“SUNDAY NIGHT PICKUP BASEBALL.” 

If you’ve walked around McCarren Park in the past two months, you’ve passed by the poster. It’s the one with a seven-pointed star and the catcher in pinstripes.

“HOSTED BY THE BROOKLYN BAD STARS BASEBALL CLUB… 7PM-10PM… ALL ARE WELCOME.”

Jared Menane started the Bad Stars team in 2023. He’s an art director by trade and lives in the neighborhood. Last spring, he used the same tactic to find other players: 

Make a poster that catches people’s eyes. Then post them up on every block. At game time, go to the field with no expectations. It doesn’t hurt to be handy in graphic design. 

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Since that first spring, they’ve had enough people to play. Menane kept hosting pick-up and made a chat with the people who were into it. The group liked to compete, so he started to organize games against other teams in Brooklyn. Eventually, they spent the summer playing all the way from the tri-state to Pennsylvania, Maryland, and Texas. 

Last Sunday, twenty people showed up. A few players in the dugout told me they saw the posters and wanted to check it out. While some wore cleats and official Bad Stars players shirts, others ran in jeans. The majority fell somewhere in between and paid no mind to it. There were gloves to share and a pile of bats. 

“I think the spectrum of sandlot is that there are ‘good’ players,” Menane said, “but there are also players that haven’t played in twenty-five years.”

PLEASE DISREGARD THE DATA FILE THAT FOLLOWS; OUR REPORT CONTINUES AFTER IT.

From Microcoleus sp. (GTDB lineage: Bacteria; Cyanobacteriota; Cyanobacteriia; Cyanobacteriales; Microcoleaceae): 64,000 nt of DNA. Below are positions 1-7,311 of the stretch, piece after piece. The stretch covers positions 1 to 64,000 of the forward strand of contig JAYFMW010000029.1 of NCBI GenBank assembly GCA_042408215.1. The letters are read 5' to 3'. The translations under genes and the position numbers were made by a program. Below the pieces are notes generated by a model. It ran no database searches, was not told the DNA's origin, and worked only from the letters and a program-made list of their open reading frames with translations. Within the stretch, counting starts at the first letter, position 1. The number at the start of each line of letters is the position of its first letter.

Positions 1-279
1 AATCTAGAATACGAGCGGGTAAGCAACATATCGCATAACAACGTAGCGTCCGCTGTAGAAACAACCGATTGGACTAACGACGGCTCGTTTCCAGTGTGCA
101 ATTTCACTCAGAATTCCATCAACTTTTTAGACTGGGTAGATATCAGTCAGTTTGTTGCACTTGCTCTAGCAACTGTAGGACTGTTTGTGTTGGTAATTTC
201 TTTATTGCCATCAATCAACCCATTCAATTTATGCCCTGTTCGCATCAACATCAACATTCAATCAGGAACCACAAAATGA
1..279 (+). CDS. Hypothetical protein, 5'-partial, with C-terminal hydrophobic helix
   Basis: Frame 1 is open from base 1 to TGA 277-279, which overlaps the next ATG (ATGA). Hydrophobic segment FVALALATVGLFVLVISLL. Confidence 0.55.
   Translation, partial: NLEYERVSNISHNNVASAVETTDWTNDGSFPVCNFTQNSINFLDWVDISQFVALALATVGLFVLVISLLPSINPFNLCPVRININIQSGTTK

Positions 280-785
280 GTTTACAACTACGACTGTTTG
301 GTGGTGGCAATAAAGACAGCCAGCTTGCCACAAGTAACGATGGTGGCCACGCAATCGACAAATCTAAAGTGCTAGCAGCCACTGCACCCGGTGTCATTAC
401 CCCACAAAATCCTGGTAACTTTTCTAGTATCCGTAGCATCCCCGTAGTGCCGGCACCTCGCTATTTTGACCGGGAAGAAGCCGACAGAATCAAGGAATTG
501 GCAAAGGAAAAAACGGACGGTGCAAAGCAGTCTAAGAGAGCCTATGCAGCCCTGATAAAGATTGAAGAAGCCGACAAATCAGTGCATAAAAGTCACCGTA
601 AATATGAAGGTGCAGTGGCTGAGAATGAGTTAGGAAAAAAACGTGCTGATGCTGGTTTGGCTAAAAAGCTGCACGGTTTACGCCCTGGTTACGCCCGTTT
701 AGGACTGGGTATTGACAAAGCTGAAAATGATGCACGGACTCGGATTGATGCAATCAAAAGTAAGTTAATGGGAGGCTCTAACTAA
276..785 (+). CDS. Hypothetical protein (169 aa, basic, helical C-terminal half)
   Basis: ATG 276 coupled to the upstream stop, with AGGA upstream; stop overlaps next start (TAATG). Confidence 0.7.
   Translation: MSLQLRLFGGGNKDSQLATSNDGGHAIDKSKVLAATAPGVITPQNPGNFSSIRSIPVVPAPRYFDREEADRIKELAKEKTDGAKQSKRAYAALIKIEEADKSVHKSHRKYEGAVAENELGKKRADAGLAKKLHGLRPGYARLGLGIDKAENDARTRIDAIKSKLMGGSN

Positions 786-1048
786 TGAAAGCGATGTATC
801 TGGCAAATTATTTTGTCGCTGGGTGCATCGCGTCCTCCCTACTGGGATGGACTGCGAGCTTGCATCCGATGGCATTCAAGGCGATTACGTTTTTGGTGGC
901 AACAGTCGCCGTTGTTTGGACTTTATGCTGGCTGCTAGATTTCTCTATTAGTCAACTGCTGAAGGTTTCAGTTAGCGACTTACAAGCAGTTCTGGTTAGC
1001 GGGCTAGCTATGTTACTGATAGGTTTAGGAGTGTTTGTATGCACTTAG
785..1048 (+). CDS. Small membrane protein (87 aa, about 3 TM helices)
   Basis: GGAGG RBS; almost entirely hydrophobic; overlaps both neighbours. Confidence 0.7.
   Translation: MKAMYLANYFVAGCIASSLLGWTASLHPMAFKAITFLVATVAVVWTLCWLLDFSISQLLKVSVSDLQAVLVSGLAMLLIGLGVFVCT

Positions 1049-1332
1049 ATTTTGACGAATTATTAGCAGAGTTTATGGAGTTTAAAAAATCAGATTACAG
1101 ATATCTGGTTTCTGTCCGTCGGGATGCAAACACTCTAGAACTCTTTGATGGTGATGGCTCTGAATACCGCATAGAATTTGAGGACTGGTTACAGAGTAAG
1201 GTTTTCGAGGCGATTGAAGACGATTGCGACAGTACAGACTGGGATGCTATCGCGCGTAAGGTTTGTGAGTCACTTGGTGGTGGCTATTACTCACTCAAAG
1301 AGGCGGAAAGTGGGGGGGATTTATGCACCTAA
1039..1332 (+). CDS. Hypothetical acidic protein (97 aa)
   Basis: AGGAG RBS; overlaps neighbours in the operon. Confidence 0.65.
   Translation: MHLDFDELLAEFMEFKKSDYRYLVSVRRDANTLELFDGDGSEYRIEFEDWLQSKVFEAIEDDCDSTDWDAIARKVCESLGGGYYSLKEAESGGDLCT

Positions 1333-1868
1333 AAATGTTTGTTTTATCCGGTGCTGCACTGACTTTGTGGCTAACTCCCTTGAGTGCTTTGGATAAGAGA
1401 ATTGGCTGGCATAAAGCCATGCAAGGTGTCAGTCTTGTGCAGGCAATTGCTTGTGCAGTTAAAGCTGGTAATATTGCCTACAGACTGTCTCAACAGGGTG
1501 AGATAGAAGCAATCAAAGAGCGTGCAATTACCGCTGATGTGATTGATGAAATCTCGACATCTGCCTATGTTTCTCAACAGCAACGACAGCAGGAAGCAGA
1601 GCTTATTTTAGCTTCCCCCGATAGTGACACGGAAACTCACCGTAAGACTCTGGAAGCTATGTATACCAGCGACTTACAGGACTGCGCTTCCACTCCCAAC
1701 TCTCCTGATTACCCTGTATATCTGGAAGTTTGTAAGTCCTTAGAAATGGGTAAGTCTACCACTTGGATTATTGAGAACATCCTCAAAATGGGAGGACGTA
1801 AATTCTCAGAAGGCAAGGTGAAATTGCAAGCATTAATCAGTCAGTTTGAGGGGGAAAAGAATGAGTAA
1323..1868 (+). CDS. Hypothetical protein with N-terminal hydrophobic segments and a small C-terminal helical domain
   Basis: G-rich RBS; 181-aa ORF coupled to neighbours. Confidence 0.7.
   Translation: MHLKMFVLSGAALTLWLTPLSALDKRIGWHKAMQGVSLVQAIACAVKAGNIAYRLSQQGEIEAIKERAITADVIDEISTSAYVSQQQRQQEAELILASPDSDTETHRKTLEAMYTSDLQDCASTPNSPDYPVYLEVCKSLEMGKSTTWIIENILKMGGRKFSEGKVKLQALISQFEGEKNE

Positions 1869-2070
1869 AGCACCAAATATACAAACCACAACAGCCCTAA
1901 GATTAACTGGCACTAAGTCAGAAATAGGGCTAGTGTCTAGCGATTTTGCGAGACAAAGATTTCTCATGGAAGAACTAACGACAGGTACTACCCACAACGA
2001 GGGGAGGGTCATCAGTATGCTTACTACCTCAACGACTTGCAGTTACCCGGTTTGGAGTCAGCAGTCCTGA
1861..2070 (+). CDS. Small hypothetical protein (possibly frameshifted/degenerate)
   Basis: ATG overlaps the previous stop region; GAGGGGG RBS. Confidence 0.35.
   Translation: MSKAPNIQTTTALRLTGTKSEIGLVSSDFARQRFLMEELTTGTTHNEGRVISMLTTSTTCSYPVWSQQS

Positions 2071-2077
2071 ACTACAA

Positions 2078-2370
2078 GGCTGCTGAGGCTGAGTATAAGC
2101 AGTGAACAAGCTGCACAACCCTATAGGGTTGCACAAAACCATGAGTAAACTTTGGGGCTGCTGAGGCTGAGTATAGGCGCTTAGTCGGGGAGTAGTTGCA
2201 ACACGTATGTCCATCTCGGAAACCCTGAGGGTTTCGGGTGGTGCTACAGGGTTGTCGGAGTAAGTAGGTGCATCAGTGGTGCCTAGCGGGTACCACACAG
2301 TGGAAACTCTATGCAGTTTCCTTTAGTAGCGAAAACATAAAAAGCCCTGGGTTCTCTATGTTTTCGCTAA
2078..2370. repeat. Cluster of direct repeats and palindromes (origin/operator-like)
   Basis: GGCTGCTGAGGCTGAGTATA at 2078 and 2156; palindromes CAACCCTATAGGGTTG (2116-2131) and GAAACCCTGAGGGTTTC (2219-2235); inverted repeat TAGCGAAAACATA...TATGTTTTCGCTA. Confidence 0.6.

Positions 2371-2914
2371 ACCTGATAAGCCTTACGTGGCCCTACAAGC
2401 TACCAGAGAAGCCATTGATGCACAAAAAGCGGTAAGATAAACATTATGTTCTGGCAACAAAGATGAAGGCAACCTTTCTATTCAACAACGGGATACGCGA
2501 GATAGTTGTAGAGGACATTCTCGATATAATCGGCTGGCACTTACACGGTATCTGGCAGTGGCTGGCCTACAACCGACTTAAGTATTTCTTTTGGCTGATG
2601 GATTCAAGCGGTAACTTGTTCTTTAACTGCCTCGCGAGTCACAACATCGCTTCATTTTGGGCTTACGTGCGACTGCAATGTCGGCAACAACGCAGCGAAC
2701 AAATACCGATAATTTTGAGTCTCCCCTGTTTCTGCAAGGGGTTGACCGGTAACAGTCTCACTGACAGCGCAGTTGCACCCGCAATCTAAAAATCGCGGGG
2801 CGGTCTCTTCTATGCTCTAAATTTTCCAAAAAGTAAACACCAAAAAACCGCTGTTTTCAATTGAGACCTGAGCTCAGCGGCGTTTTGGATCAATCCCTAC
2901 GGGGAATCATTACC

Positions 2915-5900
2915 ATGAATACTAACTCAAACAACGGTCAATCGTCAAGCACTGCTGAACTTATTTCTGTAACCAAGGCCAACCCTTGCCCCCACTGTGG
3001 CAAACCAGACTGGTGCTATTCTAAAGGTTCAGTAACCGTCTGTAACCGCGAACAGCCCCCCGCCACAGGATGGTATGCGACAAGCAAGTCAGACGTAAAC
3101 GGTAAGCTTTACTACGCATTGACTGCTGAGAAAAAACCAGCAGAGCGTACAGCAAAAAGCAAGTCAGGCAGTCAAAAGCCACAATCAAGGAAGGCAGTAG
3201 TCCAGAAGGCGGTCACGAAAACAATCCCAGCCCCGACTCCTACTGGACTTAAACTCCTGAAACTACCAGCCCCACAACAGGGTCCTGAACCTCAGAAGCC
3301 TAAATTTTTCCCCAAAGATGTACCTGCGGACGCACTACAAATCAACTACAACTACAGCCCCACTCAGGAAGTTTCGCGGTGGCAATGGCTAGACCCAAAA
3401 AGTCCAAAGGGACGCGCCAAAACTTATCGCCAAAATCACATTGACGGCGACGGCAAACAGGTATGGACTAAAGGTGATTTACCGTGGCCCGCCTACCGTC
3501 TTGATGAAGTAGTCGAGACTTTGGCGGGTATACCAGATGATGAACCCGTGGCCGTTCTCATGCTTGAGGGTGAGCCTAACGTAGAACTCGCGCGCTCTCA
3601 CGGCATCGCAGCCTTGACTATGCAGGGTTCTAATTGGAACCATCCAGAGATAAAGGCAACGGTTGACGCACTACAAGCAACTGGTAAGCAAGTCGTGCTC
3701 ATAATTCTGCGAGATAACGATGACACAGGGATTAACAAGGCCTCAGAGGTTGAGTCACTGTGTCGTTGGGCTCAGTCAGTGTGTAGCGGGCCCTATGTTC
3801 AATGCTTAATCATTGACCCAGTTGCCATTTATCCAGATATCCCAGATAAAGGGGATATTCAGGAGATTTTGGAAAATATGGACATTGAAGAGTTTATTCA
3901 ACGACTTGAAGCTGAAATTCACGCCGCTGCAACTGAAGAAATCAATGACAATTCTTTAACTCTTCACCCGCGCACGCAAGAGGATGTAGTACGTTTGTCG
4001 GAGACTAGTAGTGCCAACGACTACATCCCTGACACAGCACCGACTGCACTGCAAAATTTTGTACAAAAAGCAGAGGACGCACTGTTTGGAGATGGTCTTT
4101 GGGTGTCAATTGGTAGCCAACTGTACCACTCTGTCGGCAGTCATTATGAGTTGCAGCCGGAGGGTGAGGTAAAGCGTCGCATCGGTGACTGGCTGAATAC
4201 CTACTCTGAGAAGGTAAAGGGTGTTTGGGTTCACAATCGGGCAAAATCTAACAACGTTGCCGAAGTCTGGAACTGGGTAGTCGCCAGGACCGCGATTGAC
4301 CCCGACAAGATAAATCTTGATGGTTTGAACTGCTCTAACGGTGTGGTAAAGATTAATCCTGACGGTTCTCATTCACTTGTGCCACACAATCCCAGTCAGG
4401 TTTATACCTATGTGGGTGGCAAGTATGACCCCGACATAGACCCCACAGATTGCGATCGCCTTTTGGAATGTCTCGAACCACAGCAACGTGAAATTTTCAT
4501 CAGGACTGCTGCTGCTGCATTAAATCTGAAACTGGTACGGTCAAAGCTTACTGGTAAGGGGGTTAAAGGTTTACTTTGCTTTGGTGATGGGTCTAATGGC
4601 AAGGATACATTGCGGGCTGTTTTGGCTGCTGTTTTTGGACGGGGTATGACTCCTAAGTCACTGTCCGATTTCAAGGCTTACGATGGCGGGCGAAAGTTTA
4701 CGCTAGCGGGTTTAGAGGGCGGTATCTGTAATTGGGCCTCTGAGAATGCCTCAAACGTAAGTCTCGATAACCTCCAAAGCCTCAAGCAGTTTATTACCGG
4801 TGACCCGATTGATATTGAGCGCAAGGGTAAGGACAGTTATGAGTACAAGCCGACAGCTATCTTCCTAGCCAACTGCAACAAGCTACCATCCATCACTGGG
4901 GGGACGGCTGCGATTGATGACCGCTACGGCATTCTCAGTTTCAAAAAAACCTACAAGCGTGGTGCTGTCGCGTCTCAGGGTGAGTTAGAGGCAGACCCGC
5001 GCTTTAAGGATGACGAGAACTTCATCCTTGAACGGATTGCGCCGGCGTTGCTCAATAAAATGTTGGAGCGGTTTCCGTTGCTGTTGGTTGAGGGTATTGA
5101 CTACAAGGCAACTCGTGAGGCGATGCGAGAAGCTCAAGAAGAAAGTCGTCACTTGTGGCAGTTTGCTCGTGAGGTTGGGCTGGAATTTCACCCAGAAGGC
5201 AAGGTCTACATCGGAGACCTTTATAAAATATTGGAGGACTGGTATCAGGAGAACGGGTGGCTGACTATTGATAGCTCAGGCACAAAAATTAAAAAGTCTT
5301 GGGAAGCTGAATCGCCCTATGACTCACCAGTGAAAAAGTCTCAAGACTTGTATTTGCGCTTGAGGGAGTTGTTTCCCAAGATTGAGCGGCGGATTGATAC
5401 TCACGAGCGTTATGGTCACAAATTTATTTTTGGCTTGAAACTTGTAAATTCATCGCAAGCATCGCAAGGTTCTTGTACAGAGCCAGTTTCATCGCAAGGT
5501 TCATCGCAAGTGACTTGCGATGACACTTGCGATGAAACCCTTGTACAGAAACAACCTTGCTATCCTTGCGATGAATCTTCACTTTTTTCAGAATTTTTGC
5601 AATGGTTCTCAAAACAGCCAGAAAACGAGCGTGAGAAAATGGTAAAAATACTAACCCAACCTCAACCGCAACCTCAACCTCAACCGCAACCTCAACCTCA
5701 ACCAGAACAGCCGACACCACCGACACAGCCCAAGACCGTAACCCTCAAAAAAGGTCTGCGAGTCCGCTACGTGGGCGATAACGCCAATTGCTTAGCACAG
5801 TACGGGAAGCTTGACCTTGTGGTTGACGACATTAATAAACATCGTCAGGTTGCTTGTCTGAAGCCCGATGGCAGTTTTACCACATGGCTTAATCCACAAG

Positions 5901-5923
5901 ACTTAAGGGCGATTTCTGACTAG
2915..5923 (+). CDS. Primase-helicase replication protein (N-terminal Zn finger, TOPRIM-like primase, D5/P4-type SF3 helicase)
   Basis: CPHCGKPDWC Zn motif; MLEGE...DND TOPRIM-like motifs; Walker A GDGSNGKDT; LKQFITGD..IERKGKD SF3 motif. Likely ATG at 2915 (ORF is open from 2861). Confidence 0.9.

The nationwide surge of this kind of low-stakes baseball has been called the Sandlot Revolution. There’s a website and podcast dedicated to the movement, to “re-vitalize sandlot baseball by creating community through baseball that is accessible, inclusive, and most importantly, fun for anyone and everyone.” At writing, The Sandlot Revolution team page lists 207 clubs throughout the world, Ireland, Canada, and France included. 

Jack Sanders started the movement in 2006 when he built a team of friends, friends of friends. They called themselves the Austin Playboys. In the eighteen years since, Austin has become the epicenter of the new league.

Menane used to play on a team in West Texas and has a couple friends on the Playboys roster. To him, they provide a blueprint for what the Bad Stars could be — fully sponsored uniforms, a field of their own, hot dogs for sale. 

Baseball becomes something bigger with the spectators, gimmicks. Traditions. There’s fun in the theatrics and Menane is building it to Greenpoint.  

“I’ve thought a lot about this,” he said. To him, the first step is color commentary over a loudspeaker. “That’s what makes it this whole occasion… authenticates the whole experience.” 

Elsewhere in NYC, there’s the Brooklyn Books, NYC FUMBL (Formerly Unemployed Musicians Baseball League), and The New York Groove. 

But the Bad Stars are the ones who call McCarren Park home. 

Before the sun set behind the Park House, players picked up foul balls between picnic blankets. The outfielders were told to scream “heads” — louder next time — to avoid pedestrian injury by fly-ball. Some folks hung close to watch a couple batters.  

By the time the lights kicked, the park was empty. It was just the Bad Stars left to groan about an early end to the game. They got in seven innings (two short). Final score 11-7. By then, you couldn’t tell who came in knowing each other. 

As the weather gets warmer, there will be more opportunities to watch and play with the team. This Saturday, The Bad Stars face off against the Asbury Park Benny’s in Ocean, New Jersey. On Monday, the Brooklyn Books will take on NYC FUMBL in Prospect Park.

Francesca Barr is a writer based in Greenpoint.

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